If you’re a lover of the blog, then please considering supporting it on Patreon, plus there’s an extra outfit for my Patrons this week and who doesn’t want some of that?

And, as always, I love to hear what y’all think, so comments are always appreciated.

Alice & The Mad Hatter Paper Dolls: Clothing Set 1


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Modern Alice and the Mad Hatter Outfits for some paper dolls! “But I don’t want to go among mad people,” Alice remarked.
“Oh, you can’t help that,” said the Cat: “we’re all mad here. I’m mad. You’re mad.”– Alice’s Adventures in Wonderland, Chapter 6

I tried to pick out motifs from the book that made sense to make into clothing patterns. The black and white checkerboard pattern recalls a chess board. The cups and saucers are some of the best accessories I can think of for a Alice in Wonderland themed paper doll set. I also added hearts, roses and other symbols that make me think of the books.

On the left is an outfit for Alice from Monday including shorts and a underbust corset over a t-shirt. For the Mad Hatter from yesterday, there is a t-shirt and shorts with patched shaped like tea cups, though the fact they are shaped like tea cups might not be immediately obvious.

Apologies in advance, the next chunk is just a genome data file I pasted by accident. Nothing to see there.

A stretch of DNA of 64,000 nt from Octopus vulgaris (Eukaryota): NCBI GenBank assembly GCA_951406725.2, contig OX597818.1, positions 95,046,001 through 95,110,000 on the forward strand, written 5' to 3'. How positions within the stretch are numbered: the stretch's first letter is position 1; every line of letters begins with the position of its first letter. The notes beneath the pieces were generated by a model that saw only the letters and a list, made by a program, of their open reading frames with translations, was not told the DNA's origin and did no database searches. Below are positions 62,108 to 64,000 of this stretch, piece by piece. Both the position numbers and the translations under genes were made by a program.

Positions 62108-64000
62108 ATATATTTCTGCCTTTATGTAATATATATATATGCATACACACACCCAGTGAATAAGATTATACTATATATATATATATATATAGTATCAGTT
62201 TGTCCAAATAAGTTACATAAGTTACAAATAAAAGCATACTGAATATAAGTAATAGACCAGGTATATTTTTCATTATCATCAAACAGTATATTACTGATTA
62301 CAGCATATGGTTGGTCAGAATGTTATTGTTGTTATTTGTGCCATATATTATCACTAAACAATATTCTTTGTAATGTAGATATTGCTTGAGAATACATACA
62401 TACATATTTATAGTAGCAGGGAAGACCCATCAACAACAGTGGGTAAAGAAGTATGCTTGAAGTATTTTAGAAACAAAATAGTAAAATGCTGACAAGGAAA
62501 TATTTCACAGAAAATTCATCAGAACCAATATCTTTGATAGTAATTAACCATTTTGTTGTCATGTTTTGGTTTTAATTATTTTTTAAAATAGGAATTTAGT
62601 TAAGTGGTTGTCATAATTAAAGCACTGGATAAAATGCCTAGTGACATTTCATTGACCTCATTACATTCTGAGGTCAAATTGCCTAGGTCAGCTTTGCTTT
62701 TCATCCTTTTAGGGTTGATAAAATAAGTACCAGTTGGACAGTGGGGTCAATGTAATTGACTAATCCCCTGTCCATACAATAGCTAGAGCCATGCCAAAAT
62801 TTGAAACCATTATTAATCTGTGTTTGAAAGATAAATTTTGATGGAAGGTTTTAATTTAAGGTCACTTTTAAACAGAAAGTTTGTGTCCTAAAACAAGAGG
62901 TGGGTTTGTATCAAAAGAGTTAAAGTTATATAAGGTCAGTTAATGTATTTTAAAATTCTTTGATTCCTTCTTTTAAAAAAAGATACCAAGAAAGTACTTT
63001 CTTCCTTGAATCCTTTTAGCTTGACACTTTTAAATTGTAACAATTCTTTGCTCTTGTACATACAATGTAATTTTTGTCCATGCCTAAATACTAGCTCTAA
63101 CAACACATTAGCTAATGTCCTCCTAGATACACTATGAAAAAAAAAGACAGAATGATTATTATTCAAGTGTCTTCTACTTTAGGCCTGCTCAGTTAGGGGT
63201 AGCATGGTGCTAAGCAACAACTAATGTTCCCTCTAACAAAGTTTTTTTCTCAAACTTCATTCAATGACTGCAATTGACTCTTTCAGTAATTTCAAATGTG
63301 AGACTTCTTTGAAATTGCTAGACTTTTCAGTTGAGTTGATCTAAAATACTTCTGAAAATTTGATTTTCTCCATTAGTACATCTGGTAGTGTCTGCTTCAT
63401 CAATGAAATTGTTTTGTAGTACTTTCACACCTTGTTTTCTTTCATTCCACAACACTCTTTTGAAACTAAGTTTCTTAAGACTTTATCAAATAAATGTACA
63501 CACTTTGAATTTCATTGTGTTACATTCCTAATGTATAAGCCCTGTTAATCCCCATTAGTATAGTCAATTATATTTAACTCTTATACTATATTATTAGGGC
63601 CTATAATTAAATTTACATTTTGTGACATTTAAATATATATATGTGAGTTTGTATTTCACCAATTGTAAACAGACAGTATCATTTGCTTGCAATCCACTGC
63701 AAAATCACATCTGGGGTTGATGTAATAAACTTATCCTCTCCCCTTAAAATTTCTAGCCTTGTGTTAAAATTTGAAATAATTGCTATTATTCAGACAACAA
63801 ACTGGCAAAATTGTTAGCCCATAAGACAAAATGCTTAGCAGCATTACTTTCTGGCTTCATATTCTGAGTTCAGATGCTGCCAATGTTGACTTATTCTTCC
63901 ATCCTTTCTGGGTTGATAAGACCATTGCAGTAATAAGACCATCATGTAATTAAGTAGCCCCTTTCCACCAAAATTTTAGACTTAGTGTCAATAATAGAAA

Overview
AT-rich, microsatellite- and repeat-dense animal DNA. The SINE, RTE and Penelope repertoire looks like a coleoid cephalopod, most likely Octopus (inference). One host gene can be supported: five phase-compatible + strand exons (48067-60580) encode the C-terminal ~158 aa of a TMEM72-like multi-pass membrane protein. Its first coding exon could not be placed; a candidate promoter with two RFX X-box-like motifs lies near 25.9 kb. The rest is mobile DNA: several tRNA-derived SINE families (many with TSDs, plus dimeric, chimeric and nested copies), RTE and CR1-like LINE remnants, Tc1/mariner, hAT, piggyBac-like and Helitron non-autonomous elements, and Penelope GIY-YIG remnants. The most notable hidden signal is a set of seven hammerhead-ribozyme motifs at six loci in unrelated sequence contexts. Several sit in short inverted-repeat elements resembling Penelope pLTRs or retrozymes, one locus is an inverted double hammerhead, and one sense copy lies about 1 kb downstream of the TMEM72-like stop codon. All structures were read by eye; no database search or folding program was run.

The black and white version is linked at the top of the post, as usual.

I’ve been working on making sure new content announcements are going up regularly on Twitter. Also, if you like the blog, then support it on Patreon.

I’m going to be moving in the next few weeks, so the blog may go on haitus for a few weeks. I just don’t know yet. So, baring in mind those moving parts, I thought I should give people heads up.

Alice & The Mad Hatter Paper Dolls: The Mad Hatter & His Yellow Suit


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A Mad Hatter paper doll with a three piece suit and shoes. He'd available in color and black and white. Free to print.

The Hatter opened his eyes very wide on hearing this; but all he said was, “Why is a raven like a writing-desk?” — Alice’s Adventures in Wonderland, Chapter 7

Victor, one of the Sprite guy paper dolls, is getting to be the Mad Hatter today. The Mad Hatter is one of the well known characters from Alice’s Adventures in Wonderland. Back in the Victorian era, when the book was written, certain types of fur and leather were cured using Mercury, which is toxic. The ‘hatters’ who worked with these materials to make hats often ended up victims of Mercury poisoning. So, this brought about the phrase “mad as a hatter.”

Despite the somewhat depressing origins of the term, the character is highly memorable. I think in part, because of the Disney version where the Mad Hatter is voiced by Ed Wynn. Love that guy.

Anyway, for the rest of the week, Alice from Monday and the Mad Hatter will each be getting an outfits and accessories. As always, the black and white version is linked at the top of the post.

So, feel free to follow the blog on Twitter and, if you like it, support it on Patreon.

Edwardian Mia: Accessory Thursday